from Pierre LeBrun of ESPN,
It is interesting sometimes how some players, if they don’t catch the initial wave from their own era, get lost in the shuffle when it comes to their Hockey Hall of Fame induction chances. One such player is Doug Wilson, 15th all-time in scoring among defensemen but still overlooked year after year at induction time. Between 1977-78 and 1992-93, the Ottawa native put up 827 points (237-590) in 1,024 career regular-season games with mostly the Chicago Blackhawks before ending his career with the San Jose Sharks, where he eventually became the club’s longtime general manager as well. Wilson had a cannon of a shot, was a great two-way defender, won a Norris Trophy as the league’s top defenseman and played in eight NHL All-Star games. But somehow his call from the Hockey Hall of Fame never came ... not yet anyway.
The Case For
Wilson’s 827 points rank him ahead of the likes of Red Kelly, Borje Salming, Rob Blake, Mark Howe and Scott Niedermayer, all deserved Hockey Hall of Fame inductees.
from Kevin Kurz of CSNBayArea,
In yet another move that strongly suggests that the Sharks are back in win-now mode, veteran right wing Joel Ward was signed on Friday to a three-year contract with San Jose.
On the day before July 4, Ward is taking off his red, white and blue to put on teal, leaving the Capitals as an unrestricted free agent. It became evident that Ward would be looking for a new home after Washington added T.J. Oshie via trade with St. Louis, and signed Justin Williams away from Los Angeles earlier this week.
Ward sounded excited to be coming to a club that he still believes can compete for a Stanley Cup.
“The names on the roster speak for themselves. It made the decision pretty easy,” Ward said on a conference call Friday. “I want to win, and give [myself] a chance to hoist the Cup. I thought that was a place that with the roster, I could come in here and fit and try to achieve that goal.”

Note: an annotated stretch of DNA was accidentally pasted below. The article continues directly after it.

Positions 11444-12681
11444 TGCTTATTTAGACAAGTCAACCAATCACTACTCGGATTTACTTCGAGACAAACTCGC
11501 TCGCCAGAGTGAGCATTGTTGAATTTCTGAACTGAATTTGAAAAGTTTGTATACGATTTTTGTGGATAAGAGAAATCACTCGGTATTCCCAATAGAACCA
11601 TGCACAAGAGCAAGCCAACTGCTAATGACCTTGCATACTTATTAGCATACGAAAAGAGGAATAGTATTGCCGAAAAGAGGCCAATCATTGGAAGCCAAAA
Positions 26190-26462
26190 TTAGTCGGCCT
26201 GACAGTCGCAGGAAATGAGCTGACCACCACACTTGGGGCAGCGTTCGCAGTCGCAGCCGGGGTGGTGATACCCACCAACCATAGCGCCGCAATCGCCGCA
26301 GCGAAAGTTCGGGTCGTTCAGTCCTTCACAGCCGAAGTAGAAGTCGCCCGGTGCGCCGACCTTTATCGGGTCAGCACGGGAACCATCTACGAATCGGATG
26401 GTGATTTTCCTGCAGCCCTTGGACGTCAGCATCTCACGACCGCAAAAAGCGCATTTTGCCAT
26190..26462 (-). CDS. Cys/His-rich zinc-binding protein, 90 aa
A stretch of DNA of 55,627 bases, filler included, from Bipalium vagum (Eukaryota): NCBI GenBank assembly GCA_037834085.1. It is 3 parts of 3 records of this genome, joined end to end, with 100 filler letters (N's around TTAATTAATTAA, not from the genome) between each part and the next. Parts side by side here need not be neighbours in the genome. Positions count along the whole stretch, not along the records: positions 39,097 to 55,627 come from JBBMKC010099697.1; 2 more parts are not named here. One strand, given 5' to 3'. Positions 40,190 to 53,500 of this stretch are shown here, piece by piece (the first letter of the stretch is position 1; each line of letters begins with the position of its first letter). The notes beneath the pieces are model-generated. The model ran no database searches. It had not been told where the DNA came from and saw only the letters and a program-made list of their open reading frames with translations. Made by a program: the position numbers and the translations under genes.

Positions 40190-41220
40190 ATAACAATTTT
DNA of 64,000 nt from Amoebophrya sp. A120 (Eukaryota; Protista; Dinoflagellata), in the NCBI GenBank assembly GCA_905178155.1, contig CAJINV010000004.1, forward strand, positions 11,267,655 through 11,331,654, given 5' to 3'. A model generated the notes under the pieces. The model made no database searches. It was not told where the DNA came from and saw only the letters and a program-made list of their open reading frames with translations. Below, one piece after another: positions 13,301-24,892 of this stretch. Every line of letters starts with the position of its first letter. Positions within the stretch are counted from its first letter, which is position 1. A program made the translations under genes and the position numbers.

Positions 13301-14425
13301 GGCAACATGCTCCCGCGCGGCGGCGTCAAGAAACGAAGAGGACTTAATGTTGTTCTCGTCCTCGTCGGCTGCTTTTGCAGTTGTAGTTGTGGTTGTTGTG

added 5:33pm, San Jose release is below....
from Paul Martin at The Players' Tribune,
There are many more people I’d like to thank, but most importantly, I’d like to thank the fans. You were all so supportive and passionate. When I arrived here, I was a defensive specialist — definitely not a household name. I used to have a joke when I was driving around town with friends and spotted someone in a Penguins jersey. “Hey, there’s a no. 7!” You see so many 7s in Pittsburgh. Unfortunately, most have an 8 before or a 1 after. Sid and Geno run the town. Whenever I would see an actual Paul Martin jersey, I’d usually pop my head out the window and say hello.
I’ll never forget the kids who would come up to me and say, “You’re my favorite player. I want to play just like you.” That never stops being an incredible feeling.
So thank you, Pittsburgh. And hello, San Jose. I can’t catch a break. I’ve got some stiff competition in the team store with Thornton, Marleau, Couture, Burns … I might have to buy a bunch of teal no. 7 jerseys and circulate them around the city. Keep your eye out.
About Kukla's Korner Hockey
Paul Kukla founded Kukla’s Korner in 2005 and the site has since become the must-read site on the ‘net for all the latest happenings around the NHL.